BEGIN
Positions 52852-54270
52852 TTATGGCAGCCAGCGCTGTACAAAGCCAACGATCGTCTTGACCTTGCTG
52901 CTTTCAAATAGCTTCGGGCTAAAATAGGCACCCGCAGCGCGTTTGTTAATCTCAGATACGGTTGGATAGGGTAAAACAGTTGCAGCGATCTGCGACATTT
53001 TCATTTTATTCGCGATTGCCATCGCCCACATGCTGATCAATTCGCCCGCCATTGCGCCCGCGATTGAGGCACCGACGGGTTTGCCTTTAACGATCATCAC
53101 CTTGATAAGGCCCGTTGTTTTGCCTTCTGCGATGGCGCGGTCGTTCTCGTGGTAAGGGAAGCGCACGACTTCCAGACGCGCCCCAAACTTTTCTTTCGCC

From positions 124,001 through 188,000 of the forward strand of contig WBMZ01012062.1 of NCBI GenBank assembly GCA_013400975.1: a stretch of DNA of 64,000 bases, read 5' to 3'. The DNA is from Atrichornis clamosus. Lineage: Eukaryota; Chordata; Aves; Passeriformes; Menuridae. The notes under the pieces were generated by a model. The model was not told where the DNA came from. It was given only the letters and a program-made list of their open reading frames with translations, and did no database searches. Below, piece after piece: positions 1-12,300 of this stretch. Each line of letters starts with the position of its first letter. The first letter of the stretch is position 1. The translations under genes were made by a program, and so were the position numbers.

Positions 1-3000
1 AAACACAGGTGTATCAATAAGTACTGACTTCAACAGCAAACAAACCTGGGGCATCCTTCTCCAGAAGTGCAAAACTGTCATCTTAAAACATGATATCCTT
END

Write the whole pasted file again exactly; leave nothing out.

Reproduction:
Positions 52852-54270
52852 TTATGGCAGCCAGCGCTGTACAAAGCCAACGATCGTCTTGACCTTGCTG
52901 CTTTCAAATAGCTTCGGGCTAAAATAGGCACCCGCAGCGCGTTTGTTAATCTCAGATACGGTTGGATAGGGTAAAACAGTTGCAGCGATCTGCGACATTT
53001 TCATTTTATTCGCGATTGCCATCGCCCACATGCTGATCAATTCGCCCGCCATTGCGCCCGCGATTGAGGCACCGACGGGTTTGCCTTTAACGATCATCAC
53101 CTTGATAAGGCCCGTTGTTTTGCCTTCTGCGATGGCGCGGTCGTTCTCGTGGTAAGGGAAGCGCACGACTTCCAGACGCGCCCCAAACTTTTCTTTCGCC

From positions 124,001 through 188,000 of the forward strand of contig WBMZ01012062.1 of NCBI GenBank assembly GCA_013400975.1: a stretch of DNA of 64,000 bases, read 5' to 3'. The DNA is from Atrichornis clamosus. Lineage: Eukaryota; Chordata; Aves; Passeriformes; Menuridae. The notes under the pieces were generated by a model. The model was not told where the DNA came from. It was given only the letters and a program-made list of their open reading frames with translations, and did no database searches. Below, piece after piece: positions 1-12,300 of this stretch. Each line of letters starts with the position of its first letter. The first letter of the stretch is position 1. The translations under genes were made by a program, and so were the position numbers.

Positions 1-3000
1 AAACACAGGTGTATCAATAAGTACTGACTTCAACAGCAAACAAACCTGGGGCATCCTTCTCCAGAAGTGCAAAACTGTCATCTTAAAACATGATATCCTT